There’s no doubt that Yankee fans have had their fill of Allan James Burnett over the past two years. Since signing with the Yanks for the 2009 season he’s been maddening, going from brilliance on one night to unwatchable the next. There’s been one excuse offered up after another, from Posada’s catching to Dave Eiland’s absence to undisclosed family issues. We’ve had two off seasons where two different pitching coaches have worked with him on his mechanics, each time with the promise of a new and improved AJ the following year, who as we know has never showed up. If anything, his results have only become progressively worse year by year and the moments of brilliance fewer and farther between as his fastball slowly gives way to the effects of his 35 years of age this January. Oddly enough, the main concern Yankee fans had when he signed was his health, and that may be the only thing that hasn’t been a problem for him on the mound during his Yankee tenure. Most fans have long since given up on seeing the pitcher he was that final year in Toronto, and would love to find an exit strategy. After years of making excuses for him the Yanks finally seem to agree, recently letting it be known they would be willing to pick up part of his 16.5M annual salary over the next two years to facilitate a deal. Thus far, that offer seems to have drawn little interest. The general consensus on Burnett is that the Yanks are stuck with him. But the recent trade market activity and taking a broader view of the offseason leads me to believe there may still be some hope of moving him.
The recent trades of Mat Latos, Trevor Cahill and Gio Gonzalez have delivered on the sky-high asking prices their GMs have requested, each netting 3 of the receiving team’s top 5 prospects. This is the type of haul Yankee fans have long envisioned giving up for a King Felix, yet none of the pitchers traded this offseason are anywhere near the level of pitcher Hernandez is. There are reasons why these lesser pitchers have been fetching a King’s ransom, largely because they’re earning little and have multiple years of team control left. But it also reflects a reality of the new CBA. With the abolition of the Elias ranking system and reducing of draft pick compensation for free agents, it makes less sense to wait to deal players the year before they hit free agency. The package you fetch will be less since the acquiring team will have less draft picks coming back if the player walks. As such, teams are dealing a commodity they rarely ever did before, players who are making little and are years away from free agency. Even the John Danks extension plays into this. Faced with a market that would offer little for someone too close to free agency, GM Kenny Williams opted to sign Danks long term rather than deal him and fetch little. The new CBA also raises the bar on becoming a Super Two, so players with extended arb years like Gio Gonzalez will become an increasingly rare commodity. Add all of this up and you’re left with a very expensive trade market going forward.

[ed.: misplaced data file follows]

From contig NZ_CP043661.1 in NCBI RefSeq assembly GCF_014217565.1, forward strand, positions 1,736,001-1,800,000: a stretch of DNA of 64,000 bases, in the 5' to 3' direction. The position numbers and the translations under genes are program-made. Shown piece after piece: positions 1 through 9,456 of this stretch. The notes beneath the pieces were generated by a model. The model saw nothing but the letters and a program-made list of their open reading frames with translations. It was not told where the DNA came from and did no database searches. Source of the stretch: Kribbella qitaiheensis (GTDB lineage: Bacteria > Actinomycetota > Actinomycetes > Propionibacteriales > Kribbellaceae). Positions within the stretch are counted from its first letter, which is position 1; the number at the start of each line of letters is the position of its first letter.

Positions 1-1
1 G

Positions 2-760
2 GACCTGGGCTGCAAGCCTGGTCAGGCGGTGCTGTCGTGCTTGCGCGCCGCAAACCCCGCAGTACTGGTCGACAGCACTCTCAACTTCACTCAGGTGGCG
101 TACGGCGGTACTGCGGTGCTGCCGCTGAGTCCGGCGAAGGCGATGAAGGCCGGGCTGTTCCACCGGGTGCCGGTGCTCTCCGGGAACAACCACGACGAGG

That’s where Burnett comes in. This new CBA reality could make AJ Burnett more attractive as an alternative for a team that needs a pitcher and doesn’t want to deplete their farm system in a trade or doesn’t have the necessary assets to make a deal. Teams that back out of the sky-high trade market and lose out on top free agents will eventually come around to view Burnett as a plausible and possibly preferable alternative to the dregs of the FA class. But this won’t happen anytime soon. More names will have to come off the board and I think the Yanks will have to offer to pick up more than the 8M they currently have on the table for the 33M owed. Of course there’s more than one way to pick up salary, namely by taking back an overpaid and under performing player in return. I would imagine the Yanks came up with that 8M number with someone like that in mind, since nobody could argue Burnett is a 12.5M per year pitcher going forward.
From a Yankee payroll standpoint, if you find a suitor and replace Burnett with Hector Noesi the impact on 2012 is negligible. Depending on how much salary the Yanks pick up in a deal and/or how much is coming back, you even free up the remainder of the money owed to AJ for an upgrade elsewhere. This was the rationale the Braves employed in dumping Derek Lowe on the Cleveland Indians and picking up 10M of the remaining 15M owed this season. The Braves have loads of young pitching ready to take his place and Lowe was a complete dud for them last year, so that deal had the effect of reducing their payroll by close to 5M. Burnett still has more upside left than Lowe does, one could see AJ still having a few good years left pitching in the NL West. I’ve heard people say they think AJ is untradeable, but if the Braves could find a suitor for the washed-up Lowe than I have to think the Yanks can find a partner for Burnett.
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